Take just about everything Warfield said about inspiration / theopneustos and plug in “immediate inspiration” in its place. You’ll be back in line with Biblical usage, the Westminster divines, the scholastics, etc — historical orthodoxy. Keep your book, it’s really, really good in almost everything it says. 🙂 There’s just this wee definitional problem.

        I’m not sure I understand your problem with inerrancy. The words God gave were given by the moving of the Spirit (history) and are Scripture. Thus, they are (present) theopneustos and inerrant. Nobody is suggesting that copying is identical to inscripturation — but in the words in which a copy is inscribed accurately, those words bear every quality (both theopneustos and inerrancy) and as much authority as the words inscribed on the original.

        Are accurately copied words really less in any way? Here are three (not in doubt by anyone) fully inspired and fully inerrant words: “pas graphe theopneustos….” Can anyone suggest there is error in them, that they are less inerrant on the ‘net than they were on the autograph?

        Warfield’s emphasis taught us to think about pieces of paper. Christ and the apostles spoke about the quality of the words.

  2. Jon,

    What you are dealing with here is really important and, as you know, it does relate to the preservation issue. People want to know which edition of the TR happens to be the perfectly preserved text, as if that is what Scripture teaches about preservation. And if I can’t tell them which one, and instead refer to words, they say I’m dodging or that it’s a cop-out or I’m even being dishonest—that sort of thing. I tell them, no, it’s actually the exegesis of Scripture on preservation, then the historic position on preservation, and there is no movement, it seems, to understand. There is something to protect in the way of a now established position that protects textual criticism, as if that is more important than the teaching of and then historic belief of the Bible. Why would that be?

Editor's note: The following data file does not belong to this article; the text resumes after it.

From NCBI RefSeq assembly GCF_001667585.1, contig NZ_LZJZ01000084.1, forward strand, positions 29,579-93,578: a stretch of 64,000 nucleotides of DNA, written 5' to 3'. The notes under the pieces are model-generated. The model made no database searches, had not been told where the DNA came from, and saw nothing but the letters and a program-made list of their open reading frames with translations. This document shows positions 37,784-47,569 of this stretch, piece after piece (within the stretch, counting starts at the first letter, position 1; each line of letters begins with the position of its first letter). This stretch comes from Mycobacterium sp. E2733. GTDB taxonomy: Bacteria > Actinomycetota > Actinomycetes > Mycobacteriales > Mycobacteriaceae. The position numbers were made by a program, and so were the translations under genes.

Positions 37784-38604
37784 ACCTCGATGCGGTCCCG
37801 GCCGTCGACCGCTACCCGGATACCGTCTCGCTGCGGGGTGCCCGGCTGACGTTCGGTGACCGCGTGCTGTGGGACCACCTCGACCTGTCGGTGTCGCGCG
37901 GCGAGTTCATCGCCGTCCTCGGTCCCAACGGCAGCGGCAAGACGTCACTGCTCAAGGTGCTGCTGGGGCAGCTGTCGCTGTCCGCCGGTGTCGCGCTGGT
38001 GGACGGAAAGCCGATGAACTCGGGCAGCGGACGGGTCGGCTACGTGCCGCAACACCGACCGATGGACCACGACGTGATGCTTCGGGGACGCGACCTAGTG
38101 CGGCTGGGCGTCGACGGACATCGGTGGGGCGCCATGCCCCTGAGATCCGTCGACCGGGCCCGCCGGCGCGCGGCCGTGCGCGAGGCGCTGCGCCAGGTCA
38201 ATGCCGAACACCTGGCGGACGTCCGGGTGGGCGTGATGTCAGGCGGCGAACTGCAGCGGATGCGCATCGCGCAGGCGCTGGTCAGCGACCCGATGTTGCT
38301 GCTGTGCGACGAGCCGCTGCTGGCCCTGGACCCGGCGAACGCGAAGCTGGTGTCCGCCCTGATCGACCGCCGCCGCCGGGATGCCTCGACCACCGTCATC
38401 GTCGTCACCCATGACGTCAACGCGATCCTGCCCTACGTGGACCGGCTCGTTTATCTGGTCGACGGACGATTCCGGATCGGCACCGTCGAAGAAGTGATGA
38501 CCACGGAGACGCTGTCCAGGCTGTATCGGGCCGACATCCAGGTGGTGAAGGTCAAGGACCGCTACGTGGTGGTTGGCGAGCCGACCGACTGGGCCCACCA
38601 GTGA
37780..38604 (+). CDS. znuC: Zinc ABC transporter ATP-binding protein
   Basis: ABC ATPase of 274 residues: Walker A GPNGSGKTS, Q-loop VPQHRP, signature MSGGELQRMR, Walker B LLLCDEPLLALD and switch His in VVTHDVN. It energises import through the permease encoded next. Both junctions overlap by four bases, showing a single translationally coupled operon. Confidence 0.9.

Warfield moved everything over to the pieces of paper at the end of the 20th century, I believe, really to make room for textual criticism. He made providential preservation in the WCF mean textual criticism. That’s not what the WCF divines meant, but ‘oh well.’ That’s how it moved to mainstream in evangelicalism and then it became a larger part of fundamentalism because of early faculty at BJU being from Princeton. How Warfield dealt with the meaning of the WCF is how many today interpret the U.S. Constitution, reading into it what you want it to mean, making it a very flexible document.